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Re: danger of null value for summary attribute [Re: fear of "invisible metadata"]

From: Gregory J. Rosmaita <oedipus@hicom.net>
Date: Sun, 24 Jun 2007 21:54:56 -0400
To: Bill Mason <w3c@accessibleinter.net>, public-html@w3.org
Message-Id: <20070625010542.M46792@hicom.net>

aloha, bill!

isn't the point of the exercise to improve the quality of the product?
surely that is what the HTML WG is chartered to do, develop

quote (source: http://www.w3.org/2007/03/HTML-WG-charter)
 * A language evolved from HTML4 for describing the semantics of 
   documents and applications on the World Wide Web. This will be 
   a complete specification, not a delta specification.

what then, constructive, do you have to add to the discussion?

i've already quote justified unquote my proposal and the reasons 
behind it, but here we go again:

if i peruse an online circular, and it is comprised completely of 
tables, do i not need to know that the first table contains 
a recurring menu of choices; the second, a means of searching 
the site; the table where the specials are visually laid out (often 
without ALT or explicit orientational text) and i ESPECIALLY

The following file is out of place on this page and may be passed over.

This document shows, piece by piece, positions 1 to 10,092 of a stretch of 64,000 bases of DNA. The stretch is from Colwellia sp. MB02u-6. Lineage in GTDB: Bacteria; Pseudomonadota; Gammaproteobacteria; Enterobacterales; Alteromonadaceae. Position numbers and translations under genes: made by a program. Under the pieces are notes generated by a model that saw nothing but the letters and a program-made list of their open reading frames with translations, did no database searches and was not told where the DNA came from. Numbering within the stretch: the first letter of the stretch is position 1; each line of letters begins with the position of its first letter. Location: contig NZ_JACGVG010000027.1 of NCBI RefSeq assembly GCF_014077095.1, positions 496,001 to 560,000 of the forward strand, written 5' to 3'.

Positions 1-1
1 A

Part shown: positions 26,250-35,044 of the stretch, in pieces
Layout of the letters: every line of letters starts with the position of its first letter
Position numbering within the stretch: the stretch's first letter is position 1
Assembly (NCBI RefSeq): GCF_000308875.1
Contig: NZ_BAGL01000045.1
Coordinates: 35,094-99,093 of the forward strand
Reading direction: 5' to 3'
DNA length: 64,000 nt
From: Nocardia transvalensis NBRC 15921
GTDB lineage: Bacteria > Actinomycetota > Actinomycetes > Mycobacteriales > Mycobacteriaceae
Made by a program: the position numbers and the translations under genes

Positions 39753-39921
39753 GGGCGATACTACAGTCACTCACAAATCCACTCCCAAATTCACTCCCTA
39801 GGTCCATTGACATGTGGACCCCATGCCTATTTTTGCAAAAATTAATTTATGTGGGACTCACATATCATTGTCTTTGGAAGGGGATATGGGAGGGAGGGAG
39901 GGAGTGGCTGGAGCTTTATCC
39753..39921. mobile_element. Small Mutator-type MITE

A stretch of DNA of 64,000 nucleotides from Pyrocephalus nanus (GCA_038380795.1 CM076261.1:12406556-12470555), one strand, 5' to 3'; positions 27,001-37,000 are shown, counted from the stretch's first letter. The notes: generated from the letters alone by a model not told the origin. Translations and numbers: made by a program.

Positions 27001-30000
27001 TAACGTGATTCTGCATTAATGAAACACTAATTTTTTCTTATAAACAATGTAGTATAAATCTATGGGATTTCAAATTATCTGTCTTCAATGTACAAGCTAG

need summaries on the tables that contain the forms through 
which i transact with a business (although i'd prefer fieldsets, 
legends, and labels - or just plain wholesale adoption of XForms);
which table contains the confirmation information before i 
finalize the order slash transaction, etc.

go to your online banking interface -- chances are, everything 
is stuck in tables that nest like rabbits, so i fail to understand 
why it would be a bad thing if summary was a required attribute
of TABLE, whether or not that TABLE is used to display data set 
relationships, or being mis-used in an attempt to control the 
layout of the page...

if you are using TABLE as a grouping mechanism, then why not 
require that a summary of its use and intention be made available 
to those who cannot perceive the grouping?  that is why the 
value summary="" (summary equals-sign quote quote - the 
equivalent of a null alt value) should cause a validator to return 
an error when the page is analyzed...

layout tables aren't simply quote graphical unquote or quote 
stylistic unquote -- they have been constructed precisely for 
the purpose of grouping information into discrete visual portals 
in order to maximize screen real estate (er, the visual canvas) 
and to communicate visually that this thing belongs to this set 
of things, while these things belong to another set of things 

given that, why would anyone object to making summary 
a required attribute of TABLE?

besides, bill -- accessibility is in the eye, ear, fingertip, or 
some combination thereof of the beholder...  you asked for a 
justification, when there has been a need identified, and a 
proposal has been made, and a pre-existing solution happens to 
provide a means of satisfying that need TODAY, not when HTMLx is 
finally offered to the public...  besides, verbosity is best left 
to the end-user to decide, not for a webmaster to make an assumption 
(such as this is purely decorative, or this doesn't qualify as content 
-- it's art); that being said, i'd rather hear the contents of a null 
ALT text than innumerable string such as: quote spacer unquote; 
quote clear pixel unquote; quote indecipherable filename unquote;